Kitting people with dementia out with tracking devices similar to those currently on the market, such as Fitbits, could be a good idea. That is according to scientists who believe that data into movement and other activities could help beat the condition.
British researchers are currently looking into the use of movement trackers for the demographic. They suggest that knowing intimate details about the lives and habits of sufferers, including when they go to bed and how much television they watch, could help their carers.
Dr Chris Pickford, of the University of Salford, said using technology to gain valuable insight could lead to spotting problems before they become serious. If the idea is to go ahead then discussions into whether it is ethical and safeguarding against the misuse of the data must be conducted.
Health wristbands and wearable devices have become popular in recent years, with users able to see everything from their heart rate to the number of steps they’ve walked in a day. The idea is that such information acts as motivation to up fitness levels when there is a slump.
The latest proposals for the device are thought to be the first time this type of technology has been considered for patients with cognitive impairments. Instead of being worn on the wrist, the activPAL tracker would be attached to the bottom of the leg, allowing it to monitor all movement from side to side, up and down, and backwards and forwards.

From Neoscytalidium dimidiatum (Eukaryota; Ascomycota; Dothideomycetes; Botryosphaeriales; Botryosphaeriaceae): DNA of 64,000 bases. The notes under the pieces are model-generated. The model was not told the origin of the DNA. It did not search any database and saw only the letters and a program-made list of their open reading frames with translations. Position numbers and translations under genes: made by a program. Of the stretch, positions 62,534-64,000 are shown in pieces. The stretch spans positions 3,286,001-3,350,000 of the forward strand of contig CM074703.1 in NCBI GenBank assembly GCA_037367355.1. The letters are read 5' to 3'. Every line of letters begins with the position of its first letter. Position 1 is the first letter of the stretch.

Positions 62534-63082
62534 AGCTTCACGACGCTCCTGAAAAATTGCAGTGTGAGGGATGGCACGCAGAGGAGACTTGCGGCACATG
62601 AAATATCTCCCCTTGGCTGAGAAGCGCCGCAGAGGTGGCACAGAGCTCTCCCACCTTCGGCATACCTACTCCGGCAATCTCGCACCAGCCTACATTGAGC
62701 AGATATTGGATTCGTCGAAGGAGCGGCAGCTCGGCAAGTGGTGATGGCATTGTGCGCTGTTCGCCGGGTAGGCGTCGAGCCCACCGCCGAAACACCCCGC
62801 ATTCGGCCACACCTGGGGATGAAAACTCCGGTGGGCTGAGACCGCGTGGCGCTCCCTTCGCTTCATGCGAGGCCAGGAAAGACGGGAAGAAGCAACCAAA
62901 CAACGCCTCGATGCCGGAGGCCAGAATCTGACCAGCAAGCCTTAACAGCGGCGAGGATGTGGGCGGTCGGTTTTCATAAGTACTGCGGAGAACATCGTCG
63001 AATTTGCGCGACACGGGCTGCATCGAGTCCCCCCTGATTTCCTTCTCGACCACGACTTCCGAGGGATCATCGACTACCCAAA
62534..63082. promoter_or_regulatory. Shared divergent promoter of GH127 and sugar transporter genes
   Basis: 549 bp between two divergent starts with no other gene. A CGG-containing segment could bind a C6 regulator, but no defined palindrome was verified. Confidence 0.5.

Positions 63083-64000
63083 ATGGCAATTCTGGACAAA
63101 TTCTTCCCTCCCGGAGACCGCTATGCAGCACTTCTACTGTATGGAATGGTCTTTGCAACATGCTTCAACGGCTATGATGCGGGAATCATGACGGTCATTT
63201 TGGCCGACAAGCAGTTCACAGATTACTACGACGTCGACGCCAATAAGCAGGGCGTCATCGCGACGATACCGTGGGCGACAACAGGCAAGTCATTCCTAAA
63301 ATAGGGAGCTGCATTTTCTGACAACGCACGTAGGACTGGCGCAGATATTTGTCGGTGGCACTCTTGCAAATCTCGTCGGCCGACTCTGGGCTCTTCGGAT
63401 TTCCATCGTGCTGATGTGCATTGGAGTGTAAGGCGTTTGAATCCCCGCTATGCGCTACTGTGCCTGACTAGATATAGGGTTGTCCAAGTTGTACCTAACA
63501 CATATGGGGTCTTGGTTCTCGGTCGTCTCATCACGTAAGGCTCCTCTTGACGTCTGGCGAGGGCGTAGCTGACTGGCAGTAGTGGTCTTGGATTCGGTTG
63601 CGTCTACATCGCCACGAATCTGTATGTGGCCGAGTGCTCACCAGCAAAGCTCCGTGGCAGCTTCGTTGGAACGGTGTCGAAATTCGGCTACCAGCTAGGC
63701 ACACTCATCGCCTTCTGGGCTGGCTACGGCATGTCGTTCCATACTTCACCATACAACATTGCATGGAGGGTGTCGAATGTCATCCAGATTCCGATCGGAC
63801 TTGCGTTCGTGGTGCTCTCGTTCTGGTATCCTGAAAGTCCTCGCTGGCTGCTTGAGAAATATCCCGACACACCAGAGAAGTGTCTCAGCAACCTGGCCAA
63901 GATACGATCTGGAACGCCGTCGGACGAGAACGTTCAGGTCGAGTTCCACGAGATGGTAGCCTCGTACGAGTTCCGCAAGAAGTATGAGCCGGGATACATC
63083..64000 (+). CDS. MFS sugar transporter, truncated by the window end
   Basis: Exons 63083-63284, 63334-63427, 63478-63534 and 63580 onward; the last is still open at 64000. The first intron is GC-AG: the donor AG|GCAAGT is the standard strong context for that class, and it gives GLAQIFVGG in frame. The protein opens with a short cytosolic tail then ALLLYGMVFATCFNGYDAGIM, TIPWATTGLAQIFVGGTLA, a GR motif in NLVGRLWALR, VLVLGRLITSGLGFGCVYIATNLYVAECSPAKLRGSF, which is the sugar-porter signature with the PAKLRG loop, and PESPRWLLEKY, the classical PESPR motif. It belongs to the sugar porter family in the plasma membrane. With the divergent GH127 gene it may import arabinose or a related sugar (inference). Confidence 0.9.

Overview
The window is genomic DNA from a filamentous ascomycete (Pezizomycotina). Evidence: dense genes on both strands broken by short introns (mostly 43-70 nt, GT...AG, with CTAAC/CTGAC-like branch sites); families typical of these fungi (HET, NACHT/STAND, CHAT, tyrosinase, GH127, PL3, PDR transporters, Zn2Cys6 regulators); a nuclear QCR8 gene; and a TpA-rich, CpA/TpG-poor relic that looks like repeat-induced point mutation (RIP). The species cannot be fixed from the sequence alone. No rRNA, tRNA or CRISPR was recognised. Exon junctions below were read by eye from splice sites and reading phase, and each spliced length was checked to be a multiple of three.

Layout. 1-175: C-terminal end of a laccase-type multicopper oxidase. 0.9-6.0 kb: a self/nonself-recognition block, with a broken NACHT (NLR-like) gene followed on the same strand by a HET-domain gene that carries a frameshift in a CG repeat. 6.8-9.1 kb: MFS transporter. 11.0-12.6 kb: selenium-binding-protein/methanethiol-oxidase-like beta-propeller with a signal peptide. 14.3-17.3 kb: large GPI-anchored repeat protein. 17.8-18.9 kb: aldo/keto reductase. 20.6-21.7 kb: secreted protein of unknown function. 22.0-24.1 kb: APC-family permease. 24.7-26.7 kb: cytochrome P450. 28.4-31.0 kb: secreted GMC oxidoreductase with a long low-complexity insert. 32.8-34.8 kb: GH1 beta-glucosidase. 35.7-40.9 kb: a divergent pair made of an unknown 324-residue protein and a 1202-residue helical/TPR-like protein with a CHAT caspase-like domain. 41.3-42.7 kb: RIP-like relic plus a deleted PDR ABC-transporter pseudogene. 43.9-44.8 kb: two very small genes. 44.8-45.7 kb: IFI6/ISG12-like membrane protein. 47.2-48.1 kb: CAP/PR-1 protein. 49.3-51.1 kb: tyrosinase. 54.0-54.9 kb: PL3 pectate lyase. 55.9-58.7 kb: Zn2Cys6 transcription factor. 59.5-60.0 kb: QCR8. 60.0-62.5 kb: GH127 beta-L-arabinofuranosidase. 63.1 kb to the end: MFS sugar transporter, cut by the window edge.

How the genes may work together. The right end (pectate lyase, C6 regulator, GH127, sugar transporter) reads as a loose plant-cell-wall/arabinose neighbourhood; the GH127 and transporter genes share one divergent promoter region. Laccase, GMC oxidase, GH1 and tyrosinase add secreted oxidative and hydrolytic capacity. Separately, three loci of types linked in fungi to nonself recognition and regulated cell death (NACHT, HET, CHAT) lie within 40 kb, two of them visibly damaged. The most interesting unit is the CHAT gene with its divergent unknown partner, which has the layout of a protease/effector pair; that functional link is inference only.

A computer then looks at the information collected on the device to discern whether the patient’s lifestyle is about right. It will include data on sitting times, activity levels, eating regularity, bed times and how often they are up in the night.
Dr Pickford addressed an audience at the Dementia Congress 2016 in Brighton on the sub. He said that his research came as a direct result of first-hand experiences looking after his own grandmother, who suffered from the disorder.
He added: “We didn't really understand at the time what was going on. If we had little bits of data and could gather all that together to help explain, it would have made it so much easier for us.”
Hilary Woodhead, a dementia specialist consultant, raised issues around consent and permission, as it could be that information is shared too freely. Such issues would need to be considered, but in the meantime, good healthcare providers take time to monitor patients in more traditional ways to ensure their routines are conducive to living with the condition.